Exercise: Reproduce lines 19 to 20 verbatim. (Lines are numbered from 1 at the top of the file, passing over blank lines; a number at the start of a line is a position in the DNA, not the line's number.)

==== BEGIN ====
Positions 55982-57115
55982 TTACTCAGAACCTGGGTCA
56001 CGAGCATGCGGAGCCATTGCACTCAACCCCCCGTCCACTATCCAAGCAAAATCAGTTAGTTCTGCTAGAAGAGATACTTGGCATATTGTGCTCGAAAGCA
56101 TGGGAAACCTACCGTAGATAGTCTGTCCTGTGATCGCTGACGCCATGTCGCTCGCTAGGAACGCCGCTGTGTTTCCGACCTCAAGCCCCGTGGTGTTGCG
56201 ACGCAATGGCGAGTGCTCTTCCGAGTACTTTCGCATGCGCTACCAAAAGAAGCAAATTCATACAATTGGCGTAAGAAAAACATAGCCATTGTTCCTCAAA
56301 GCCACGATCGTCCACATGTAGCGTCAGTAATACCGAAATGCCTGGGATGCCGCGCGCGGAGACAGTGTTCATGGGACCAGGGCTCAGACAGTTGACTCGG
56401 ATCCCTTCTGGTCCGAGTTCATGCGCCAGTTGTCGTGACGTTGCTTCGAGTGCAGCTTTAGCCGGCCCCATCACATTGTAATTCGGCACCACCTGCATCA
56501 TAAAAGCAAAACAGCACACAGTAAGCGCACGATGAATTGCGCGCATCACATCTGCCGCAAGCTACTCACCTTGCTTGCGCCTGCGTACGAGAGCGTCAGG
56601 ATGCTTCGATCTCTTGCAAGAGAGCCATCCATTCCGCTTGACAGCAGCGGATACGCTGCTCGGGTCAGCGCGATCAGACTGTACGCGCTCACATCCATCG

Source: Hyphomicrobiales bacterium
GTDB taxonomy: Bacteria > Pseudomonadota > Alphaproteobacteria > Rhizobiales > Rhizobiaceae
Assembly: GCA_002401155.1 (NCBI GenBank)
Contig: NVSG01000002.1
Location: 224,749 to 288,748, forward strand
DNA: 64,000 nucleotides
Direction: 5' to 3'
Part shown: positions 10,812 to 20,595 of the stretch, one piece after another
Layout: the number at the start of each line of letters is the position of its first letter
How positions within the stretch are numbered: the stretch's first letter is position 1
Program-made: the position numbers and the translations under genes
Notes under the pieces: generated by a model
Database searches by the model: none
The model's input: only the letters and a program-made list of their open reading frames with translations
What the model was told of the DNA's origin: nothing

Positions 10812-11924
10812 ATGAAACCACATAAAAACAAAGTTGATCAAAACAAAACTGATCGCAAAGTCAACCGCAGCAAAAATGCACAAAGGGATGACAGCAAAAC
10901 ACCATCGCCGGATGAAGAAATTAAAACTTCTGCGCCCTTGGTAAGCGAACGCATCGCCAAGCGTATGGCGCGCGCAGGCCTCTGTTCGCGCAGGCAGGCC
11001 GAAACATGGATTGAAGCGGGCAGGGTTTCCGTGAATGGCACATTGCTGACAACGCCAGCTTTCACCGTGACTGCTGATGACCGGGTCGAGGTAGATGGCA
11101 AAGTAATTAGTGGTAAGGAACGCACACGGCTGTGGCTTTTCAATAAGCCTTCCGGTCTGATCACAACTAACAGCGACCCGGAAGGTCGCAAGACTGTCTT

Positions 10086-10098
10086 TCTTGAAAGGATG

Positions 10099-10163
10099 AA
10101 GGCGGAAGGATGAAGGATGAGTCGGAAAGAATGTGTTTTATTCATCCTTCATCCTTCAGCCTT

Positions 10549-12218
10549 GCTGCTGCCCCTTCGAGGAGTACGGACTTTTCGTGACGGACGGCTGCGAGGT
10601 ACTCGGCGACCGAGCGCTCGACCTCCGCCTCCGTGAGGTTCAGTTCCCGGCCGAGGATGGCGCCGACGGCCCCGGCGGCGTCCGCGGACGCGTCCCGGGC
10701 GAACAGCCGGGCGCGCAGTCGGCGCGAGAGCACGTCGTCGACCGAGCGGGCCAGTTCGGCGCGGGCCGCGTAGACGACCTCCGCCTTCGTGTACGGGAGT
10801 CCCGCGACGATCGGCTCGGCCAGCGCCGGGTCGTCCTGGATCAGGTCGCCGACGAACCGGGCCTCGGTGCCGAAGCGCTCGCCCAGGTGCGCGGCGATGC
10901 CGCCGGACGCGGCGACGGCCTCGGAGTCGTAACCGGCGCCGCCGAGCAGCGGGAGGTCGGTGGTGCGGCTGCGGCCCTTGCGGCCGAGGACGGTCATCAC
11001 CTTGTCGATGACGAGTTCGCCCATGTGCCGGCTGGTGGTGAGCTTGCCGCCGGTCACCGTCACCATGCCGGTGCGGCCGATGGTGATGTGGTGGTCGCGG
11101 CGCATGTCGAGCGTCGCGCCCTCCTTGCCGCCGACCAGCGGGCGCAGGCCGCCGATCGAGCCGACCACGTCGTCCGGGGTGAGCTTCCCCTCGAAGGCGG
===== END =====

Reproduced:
How positions within the stretch are numbered: the stretch's first letter is position 1
Program-made: the position numbers and the translations under genes